Square Numbers: What Does it Mean to “Know”?

One morning after T’ai Chi practice, some of us headed to breakfast together. In our discussion, we stumbled onto the subject of knowing.
One friend said, “for example, I know 7x7 is 49” and I responded that someone might know that 7x7 = 49 to write it down, but one might not have any real understanding about it. For example, somebody could know the correct answer, but they might not know that it’s a square number. At this the others at the table immediately piped up, a little bewildered “it is? What do you mean? How do you know that?” “Well, it’s a square number because it makes a square,” I replied. Someone said, “But that’s not what they mean when they call something a square number.” “That’s exactly what they mean,” I replied. My friend then said, “No, it couldn’t make a square, because it’s not an even number.” Some of the others immediately agreed.
Taking out some pennies I demonstrated: “Okay, lets say the corner of this table has four pennies to make a square of four,” and I did so, saying, “2x2 =4 and 2
2 =4. And you’re right, it’s an even number. Now, what’s the next square number?”
“Sixteen,” came back the answer from one of the men. But one woman at the table, (who, incidentally, had said earlier that she had trouble with math in school), said “nine.” “No, it couldn’t be nine,” one of the men said, “that’s an odd number.” “Okay,” I said, “lets try it,” and I did, adding five more coins. “You see?” I asked, “it’s a picture of 3x3=9, and the numbers are all odd, but it makes a square, and so it’s a square number.”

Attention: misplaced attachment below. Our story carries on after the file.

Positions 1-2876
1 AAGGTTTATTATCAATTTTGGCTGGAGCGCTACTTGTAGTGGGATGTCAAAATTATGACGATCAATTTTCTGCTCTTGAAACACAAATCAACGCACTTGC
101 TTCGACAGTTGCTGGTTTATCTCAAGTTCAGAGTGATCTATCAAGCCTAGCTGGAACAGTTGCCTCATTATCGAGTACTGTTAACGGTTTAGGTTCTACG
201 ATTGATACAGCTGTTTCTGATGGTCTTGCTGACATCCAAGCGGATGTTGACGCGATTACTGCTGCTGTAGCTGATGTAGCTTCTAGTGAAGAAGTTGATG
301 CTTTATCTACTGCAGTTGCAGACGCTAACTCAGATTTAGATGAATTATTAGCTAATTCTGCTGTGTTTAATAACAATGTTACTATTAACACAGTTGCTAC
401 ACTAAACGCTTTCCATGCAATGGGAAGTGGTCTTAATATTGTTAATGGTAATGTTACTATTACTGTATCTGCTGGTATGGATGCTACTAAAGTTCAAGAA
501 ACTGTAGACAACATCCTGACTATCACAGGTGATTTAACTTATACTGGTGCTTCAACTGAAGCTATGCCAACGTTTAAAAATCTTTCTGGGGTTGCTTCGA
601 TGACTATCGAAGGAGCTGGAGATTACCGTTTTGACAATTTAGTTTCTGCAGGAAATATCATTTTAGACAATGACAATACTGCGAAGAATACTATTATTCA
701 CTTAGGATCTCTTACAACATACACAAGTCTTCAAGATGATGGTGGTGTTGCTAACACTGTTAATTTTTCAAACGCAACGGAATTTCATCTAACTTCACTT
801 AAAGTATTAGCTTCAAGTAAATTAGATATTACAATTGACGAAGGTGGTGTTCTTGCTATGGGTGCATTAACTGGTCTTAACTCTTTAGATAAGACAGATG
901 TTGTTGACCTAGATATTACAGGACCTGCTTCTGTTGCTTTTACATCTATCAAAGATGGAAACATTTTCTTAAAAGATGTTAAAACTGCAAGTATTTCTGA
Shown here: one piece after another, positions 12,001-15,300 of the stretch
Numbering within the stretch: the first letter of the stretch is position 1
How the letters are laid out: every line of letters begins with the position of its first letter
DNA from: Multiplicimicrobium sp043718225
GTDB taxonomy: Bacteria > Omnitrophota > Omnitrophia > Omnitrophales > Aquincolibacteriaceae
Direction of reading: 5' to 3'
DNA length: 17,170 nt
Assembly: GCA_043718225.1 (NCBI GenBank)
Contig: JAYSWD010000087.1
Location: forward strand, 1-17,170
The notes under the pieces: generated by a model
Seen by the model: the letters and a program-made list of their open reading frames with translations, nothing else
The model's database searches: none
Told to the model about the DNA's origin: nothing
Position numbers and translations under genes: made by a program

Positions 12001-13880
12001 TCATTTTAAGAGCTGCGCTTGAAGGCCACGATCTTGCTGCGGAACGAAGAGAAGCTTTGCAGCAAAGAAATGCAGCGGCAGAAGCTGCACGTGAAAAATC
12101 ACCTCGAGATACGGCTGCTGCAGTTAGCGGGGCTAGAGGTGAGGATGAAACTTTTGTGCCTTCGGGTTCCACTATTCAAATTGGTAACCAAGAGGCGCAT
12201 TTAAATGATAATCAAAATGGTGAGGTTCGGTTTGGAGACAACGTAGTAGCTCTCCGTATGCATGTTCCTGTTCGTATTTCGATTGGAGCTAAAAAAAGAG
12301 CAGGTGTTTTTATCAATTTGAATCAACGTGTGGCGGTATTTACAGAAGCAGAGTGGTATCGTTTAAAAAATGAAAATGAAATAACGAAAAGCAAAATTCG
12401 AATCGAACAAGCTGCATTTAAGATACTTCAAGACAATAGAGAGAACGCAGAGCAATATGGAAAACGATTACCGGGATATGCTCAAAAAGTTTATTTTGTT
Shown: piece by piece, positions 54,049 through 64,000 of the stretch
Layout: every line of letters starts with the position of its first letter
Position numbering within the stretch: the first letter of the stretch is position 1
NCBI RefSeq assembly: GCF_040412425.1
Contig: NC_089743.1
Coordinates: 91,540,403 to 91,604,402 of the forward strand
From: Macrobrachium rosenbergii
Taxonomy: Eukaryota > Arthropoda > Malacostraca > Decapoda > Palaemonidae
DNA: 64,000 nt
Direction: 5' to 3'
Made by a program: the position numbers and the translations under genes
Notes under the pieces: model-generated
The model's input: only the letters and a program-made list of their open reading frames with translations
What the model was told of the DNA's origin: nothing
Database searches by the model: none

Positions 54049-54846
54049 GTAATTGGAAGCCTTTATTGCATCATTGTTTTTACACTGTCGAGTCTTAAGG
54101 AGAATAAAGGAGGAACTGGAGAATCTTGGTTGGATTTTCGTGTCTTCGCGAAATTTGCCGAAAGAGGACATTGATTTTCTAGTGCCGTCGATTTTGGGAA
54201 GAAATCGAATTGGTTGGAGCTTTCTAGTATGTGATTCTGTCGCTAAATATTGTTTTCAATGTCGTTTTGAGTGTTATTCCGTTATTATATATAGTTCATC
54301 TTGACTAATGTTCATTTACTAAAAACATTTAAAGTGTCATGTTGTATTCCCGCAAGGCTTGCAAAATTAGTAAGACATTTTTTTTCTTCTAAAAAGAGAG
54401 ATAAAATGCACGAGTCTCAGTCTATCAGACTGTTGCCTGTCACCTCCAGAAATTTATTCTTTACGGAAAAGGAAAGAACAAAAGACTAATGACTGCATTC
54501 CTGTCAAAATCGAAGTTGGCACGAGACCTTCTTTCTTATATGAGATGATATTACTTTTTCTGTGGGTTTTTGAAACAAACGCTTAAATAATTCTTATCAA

These were all college educated adults, at least one with an advanced degree. All of them had come through the traditional US educational system. They had learned about square numbers, several times over, I’ll bet, yet none of them had a practical understanding of what a square number was.
Thinking later about my friend’s comment that “it couldn’t make a square, because it’s not an even number.” I was fascinated. We inherently seem to see a square and know a square as an “even” thing as opposed to an “odd” thing (such as a triangle). The shape itself has four sides. Four is an even (and a square) number. You can easily see how, without depth of practical understanding of the matter, one might arrive at the question: how could you make a square, which is an even thing, out of an odd number? Incidentally, this man is a twenty-year, devoted Go player, a game that takes place on a board with a 19x19 grid of squares, onto which round stones are placed. That means he deals with stones arranged in squares all the time, yet he had never made these particular connections.